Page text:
NYPD Body Cameras: Officer Safety v. Valuable Independent Evidence
The decision by NYPD to recall 2,990 of its Vievu LE-5s, a body camera that features a lithium-ion battery with over twelve hours of recording time is being challenged by recent cases where NYPD bodycam’s footage questioned NYPD officers’ version of events. The NYPD’s justification for this decision stems from an alleged incident regarding a Staten Island officer who noticed smoke emanating from his device. Although the officer was not injured, the explosion uncovered “a potential for the battery inside the camera to ignite.” Consequently, the NYPD’s prior plan to ensure that all 23,000 patrol officers wore body cameras has been delayed. NYPD stated that other camera models were not affected. Currently, there are no updates about prospective mandates for patrol officers to wear body cameras.
Although body cameras may possibly pose health risks to police officers, they provide insight on the lengths that law enforcement would reach to make an arrest. Due to conflicting testimony between officers’ and accused individuals, and the unpredictability of Level 1 encounters, Mayor Bill de Blasio instructed to start a pilot program to mandate all patrol officers to wear body cameras.
Per the New York Times, on February 28, 2018, Officer Kyle Erickson and Officer Elmer Pastran pulled over a BMW sedan, with tinted windows, for turning without signaling. The vehicle’s occupants were four, young African-American men. After approaching the vehicle, the officers suspected and confirmed that the youths were smoking marijuana. Although the men admitted to previously smoking and reiterated that there was no marijuana in the car, Officer Pastran’s suspicions pushed him to search the vehicle with Officer Erickson. During the search, Officer Erickson’s camera turned off. Both officers announced they found no signs of narcotics in the back-seat area of the BMW. Several minutes later, Lasou Kuyateh, the driver of the vehicle, exclaimed that he observed Officer Erickson place “something” in his car. Subsequently, Officer Erickson claimed to have located a burning, marijuana cigarette behind the driver’s seat. Although the area was deemed “pretty clear” after a prior search by Officer Pastran and Officer Erickson’s camera inexplicably turned back on before the discovery was made, Mr. Kuyateh was indicted for obstruction of police investigation. In a pre-trial hearing at Staten Island’s Criminal Court, Officer Erickson testified that his body camera may have possibly deactivated while he was searching the car. The timing of reactivation of the camera corresponded to the instant when he was reaching for the ignited cigarette. Mr. Kuyateh rejected a plea offer that guaranteed no jail time and appeared in court ten times to fight the allegations. After Judge Christopher Robles asked to meet with the lawyers for an off-the-record conversation, the prosecutors dismissed the charges, citing the timing gap in his body-camera as the reason. Although the video does not verify a staging of the marijuana cigarette, the ordeal sheds light on the problematic decision to rely on body cameras prone to technical difficulties when proving an individual’s guilt.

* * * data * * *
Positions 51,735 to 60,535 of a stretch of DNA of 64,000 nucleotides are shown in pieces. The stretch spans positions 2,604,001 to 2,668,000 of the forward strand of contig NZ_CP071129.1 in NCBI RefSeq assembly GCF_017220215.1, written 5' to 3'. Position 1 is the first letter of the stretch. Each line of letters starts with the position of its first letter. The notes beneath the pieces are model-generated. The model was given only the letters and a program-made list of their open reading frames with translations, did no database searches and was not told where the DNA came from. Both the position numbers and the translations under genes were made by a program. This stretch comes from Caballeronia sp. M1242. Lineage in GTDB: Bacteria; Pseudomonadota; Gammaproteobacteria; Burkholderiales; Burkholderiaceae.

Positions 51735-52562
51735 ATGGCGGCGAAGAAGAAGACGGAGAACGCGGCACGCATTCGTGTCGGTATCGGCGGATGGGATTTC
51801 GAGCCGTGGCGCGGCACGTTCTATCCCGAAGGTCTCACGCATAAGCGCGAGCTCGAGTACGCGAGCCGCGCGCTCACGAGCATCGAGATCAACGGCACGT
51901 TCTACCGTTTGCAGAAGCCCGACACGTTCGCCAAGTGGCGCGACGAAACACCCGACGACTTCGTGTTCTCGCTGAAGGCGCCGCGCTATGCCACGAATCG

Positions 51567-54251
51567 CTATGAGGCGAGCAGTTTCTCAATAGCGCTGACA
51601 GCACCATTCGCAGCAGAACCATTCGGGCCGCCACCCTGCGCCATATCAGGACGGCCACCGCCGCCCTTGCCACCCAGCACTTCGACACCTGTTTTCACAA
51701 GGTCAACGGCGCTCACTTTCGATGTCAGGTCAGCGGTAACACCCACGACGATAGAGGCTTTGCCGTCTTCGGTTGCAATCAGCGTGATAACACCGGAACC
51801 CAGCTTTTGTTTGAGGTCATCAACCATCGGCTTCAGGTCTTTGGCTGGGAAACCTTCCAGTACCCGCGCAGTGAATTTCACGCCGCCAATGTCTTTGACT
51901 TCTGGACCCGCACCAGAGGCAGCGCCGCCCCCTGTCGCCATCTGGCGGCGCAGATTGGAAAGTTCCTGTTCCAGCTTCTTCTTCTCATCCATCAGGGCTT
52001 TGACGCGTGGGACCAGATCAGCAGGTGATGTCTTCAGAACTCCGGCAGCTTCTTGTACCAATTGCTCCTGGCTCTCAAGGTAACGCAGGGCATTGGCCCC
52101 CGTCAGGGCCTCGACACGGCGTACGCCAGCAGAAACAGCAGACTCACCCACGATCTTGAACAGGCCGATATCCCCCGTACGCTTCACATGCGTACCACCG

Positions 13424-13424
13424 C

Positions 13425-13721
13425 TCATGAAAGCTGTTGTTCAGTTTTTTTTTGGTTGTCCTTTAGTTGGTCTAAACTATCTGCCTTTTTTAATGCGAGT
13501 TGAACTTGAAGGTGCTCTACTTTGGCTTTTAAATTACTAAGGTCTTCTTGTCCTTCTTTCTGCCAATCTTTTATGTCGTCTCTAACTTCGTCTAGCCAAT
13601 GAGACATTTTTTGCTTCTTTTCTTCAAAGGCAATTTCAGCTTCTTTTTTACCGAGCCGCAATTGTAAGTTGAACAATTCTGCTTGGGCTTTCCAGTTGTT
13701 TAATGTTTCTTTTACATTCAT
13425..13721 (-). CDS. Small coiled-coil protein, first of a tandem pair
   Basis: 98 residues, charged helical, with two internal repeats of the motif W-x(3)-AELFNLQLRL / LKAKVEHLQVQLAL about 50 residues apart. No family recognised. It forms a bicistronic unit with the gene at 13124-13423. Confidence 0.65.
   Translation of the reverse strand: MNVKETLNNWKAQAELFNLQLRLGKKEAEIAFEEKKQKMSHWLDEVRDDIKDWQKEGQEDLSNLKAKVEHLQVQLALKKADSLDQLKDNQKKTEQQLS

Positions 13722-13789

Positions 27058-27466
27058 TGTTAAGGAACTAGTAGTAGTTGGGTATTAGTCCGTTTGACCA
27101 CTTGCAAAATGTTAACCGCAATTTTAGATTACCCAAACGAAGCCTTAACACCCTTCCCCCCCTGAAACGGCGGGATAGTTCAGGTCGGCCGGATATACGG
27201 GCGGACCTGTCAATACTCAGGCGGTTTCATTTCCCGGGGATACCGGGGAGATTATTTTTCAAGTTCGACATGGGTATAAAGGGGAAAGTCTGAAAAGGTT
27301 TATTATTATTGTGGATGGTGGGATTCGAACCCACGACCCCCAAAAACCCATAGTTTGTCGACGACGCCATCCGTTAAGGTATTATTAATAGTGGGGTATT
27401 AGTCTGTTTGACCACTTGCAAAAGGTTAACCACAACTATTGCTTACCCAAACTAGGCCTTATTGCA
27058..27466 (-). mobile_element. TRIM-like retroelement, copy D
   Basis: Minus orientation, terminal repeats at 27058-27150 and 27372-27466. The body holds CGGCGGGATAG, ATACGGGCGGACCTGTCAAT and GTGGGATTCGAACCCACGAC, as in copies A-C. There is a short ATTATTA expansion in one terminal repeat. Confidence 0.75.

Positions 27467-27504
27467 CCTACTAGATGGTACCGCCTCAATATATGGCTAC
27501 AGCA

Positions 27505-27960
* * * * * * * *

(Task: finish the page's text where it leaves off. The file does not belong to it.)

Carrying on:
NYPD’s implementation of bodycams is sure to be an ongoing issue for some time.
If you have been the victim of police brutality or misconduct or a false arrest by NYPD, contact the attorneys at PetersonDelleCave LLP for a free consultation.